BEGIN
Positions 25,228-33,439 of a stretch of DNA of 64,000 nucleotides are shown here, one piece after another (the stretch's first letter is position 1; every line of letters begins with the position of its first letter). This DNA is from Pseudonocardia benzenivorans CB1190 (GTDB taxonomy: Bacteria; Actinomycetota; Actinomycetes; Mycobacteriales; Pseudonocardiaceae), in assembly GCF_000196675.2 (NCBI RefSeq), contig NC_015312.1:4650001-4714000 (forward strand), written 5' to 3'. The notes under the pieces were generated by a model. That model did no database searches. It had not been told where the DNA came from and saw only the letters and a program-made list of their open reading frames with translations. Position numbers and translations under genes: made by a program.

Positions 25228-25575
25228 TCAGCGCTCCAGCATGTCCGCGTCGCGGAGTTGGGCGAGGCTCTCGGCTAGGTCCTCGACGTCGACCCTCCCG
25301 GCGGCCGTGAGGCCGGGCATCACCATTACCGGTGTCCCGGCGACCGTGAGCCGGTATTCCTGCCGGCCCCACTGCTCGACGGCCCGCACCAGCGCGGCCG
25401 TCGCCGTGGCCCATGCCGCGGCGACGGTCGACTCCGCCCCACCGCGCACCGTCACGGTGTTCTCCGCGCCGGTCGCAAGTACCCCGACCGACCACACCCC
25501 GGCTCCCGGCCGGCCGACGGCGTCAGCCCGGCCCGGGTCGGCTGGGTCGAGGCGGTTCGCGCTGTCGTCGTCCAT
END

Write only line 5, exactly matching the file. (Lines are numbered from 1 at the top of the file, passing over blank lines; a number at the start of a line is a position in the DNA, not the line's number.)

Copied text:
25401 TCGCCGTGGCCCATGCCGCGGCGACGGTCGACTCCGCCCCACCGCGCACCGTCACGGTGTTCTCCGCGCCGGTCGCAAGTACCCCGACCGACCACACCCC